About 20 million Americas are underemployed or unemployed while 7 million others are holding U.S. jobs unlawfully. Multiple studies report that illegal workers take Americans’ jobs or lower their earnings. Legally authorized residents who need an income should have those positions instead, notes Texas Rep. Lamar Smith. The E-Verify system, started in 2001 and launched formally in 2007, has curtailed illegal aliens working in the United States greatly. While it is voluntary in many states, Arizona law makes in mandatory.
According to the Legal Workers Act in Arizona, organizations must validate all employees’ work eligibilities via the E-Verify Arizona I-9 system. Experts explain that method, its virtues, and your specific responsibilities. Obeying all steps and timelines can be a confusing and time-consuming challenge, especially for small companies. National PEO, an official E-Verify agent, can enroll your firm in the system and handle your processing requirements precisely. By assuring compliance, you can evade business license suspensions or revocation. We stay current on all changing federal and state immigration law so you can dodge penalties, financial reparations, and prosecution.
The federal government administers the free E-Verify system to confirm employment eligibility status for employers. Over 1.4 million employment websites and around 575,000 companies are using this Web-based employment confirmation resource. Roughly 1,400 organizations join per week. Businesses of all sizes from all industries across the nation ran 28 million+ cases through the system during 2014.
This easy-to-use online tool crosschecks newly hired employees’ Form I-9 work authorization documents against U.S. Department of Homeland Security (DHS) and Social Security Administration (SSA) records. Immediate outcomes include these possibilities:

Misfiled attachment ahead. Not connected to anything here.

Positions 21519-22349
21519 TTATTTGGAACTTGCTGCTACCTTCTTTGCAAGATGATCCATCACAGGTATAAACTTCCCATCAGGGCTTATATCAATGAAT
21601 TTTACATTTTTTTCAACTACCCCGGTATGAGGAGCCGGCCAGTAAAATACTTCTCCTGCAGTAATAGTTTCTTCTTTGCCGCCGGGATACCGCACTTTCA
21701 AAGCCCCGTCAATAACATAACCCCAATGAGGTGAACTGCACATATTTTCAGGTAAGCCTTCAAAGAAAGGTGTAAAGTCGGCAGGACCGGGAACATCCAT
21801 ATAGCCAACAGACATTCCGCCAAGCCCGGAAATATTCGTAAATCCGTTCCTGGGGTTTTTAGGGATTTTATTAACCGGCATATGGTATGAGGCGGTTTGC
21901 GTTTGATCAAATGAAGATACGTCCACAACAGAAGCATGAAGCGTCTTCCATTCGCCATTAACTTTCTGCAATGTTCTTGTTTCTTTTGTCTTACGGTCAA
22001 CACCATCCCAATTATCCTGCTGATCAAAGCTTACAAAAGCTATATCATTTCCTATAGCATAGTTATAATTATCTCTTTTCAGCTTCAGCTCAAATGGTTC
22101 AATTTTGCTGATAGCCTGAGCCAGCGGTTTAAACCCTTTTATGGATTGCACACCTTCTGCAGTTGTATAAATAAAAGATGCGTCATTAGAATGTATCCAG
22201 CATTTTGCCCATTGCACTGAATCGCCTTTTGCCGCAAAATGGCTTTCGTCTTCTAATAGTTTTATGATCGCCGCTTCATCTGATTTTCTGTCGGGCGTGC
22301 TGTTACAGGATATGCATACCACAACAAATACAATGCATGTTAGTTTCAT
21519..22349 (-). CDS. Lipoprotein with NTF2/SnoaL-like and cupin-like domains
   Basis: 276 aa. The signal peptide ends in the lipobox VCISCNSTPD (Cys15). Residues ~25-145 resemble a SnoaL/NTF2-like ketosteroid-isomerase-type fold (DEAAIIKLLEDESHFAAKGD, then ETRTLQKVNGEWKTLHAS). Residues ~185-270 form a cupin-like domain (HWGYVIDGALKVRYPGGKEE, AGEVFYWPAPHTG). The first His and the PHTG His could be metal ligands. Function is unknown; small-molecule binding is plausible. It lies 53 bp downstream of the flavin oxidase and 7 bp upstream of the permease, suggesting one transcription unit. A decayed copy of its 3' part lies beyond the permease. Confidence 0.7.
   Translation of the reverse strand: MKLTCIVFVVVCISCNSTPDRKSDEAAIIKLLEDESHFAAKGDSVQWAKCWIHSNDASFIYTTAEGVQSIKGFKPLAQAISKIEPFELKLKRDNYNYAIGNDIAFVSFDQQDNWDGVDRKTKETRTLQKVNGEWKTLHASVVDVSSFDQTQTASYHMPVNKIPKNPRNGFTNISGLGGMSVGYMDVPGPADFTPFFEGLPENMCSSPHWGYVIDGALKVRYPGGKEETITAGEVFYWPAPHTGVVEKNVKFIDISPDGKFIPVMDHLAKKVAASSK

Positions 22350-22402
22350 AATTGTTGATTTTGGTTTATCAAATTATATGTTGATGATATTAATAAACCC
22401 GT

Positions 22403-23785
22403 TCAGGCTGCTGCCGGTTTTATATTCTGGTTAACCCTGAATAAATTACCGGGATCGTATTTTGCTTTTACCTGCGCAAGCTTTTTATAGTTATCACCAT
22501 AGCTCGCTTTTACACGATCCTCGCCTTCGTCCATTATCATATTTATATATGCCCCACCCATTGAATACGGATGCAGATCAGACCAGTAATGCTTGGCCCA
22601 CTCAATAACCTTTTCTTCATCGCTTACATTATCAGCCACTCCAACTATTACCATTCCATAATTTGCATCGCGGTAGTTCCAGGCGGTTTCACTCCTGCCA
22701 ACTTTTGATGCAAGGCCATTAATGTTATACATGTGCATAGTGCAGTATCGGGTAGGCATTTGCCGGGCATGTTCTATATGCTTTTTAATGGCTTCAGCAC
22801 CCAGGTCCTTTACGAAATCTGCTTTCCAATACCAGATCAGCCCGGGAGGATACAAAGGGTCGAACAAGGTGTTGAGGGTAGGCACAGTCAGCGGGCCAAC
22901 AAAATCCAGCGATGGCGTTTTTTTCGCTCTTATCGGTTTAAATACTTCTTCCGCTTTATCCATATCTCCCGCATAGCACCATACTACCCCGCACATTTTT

As of January 2015, E-Verify performance statistics included:
The government improves the E-Verify system continually. Its biometric verification tool detects identity theft while processing employee eligibility. It checks images on new recruits’ Employment Authorization Documents, Green (Permanent Resident) Cards, or U.S. Passports against 14.8 million images in DHS databases. Individuals using myE-Verify can check their own employment eligibility and ward off identity theft. Soon, smartphone usage will be possible.
E-Verify does not replace I-9, a concurrent documentation obligation. While your entity uses E-Verify, completing I-9 forms and complying with all retention requirements remain mandatory. These combined procedures strengthen all employment verifications. Your company or agent must run all newly hired workers’ I-9 details into the E-Verify system by the third business day following their starting dates. This extensive solution relieves corporate concerns about I-9 inadequacies, minimizing erroneous employment verifications.
If you must undergo I-9 audits, your E-Verify enrollment represents your establishment’s good-faith conduct. Immigration and Customs Enforcement will hold you responsible for incomplete I-9s and forms containing errors. However, since that agency assesses good-faith efforts when calculating fines, it is likely to lessen any penalties. National PEO’s expert services can help you skip these problems altogether.
All TNCs require employees to correct their documentation or contact E-Verify administrators to amend the system’s faulty data within eight federal workdays. Whenever staffers cannot resolve their documentation issues, final nonconfirmations (FNCs) demand terminations. E-Verify specifies compulsory actions for employers to follow while providing legal justifications for terminations and supportive documents.
However, if you retain ineligible personnel after FNCs, notifying DHS via E-Verify is obligatory. Your firm may receive $550 to $1,100 penalties for every policy infringement. In addition, you could encounter rebuttable presumptions that you violated the Immigration and Nationality Act by employing unauthorized workers knowingly.
Currently, new recruits or companies can call E-Verify or the Office of Special Counsel to ask final nonconfirmation questions. Ultimately, DHS plans to diminish mistaken FNCs by devising and enacting official appeal and review processes that will track and examine such cases better. Presumably, additional rules and timelines will accompany those updates.Back to blog list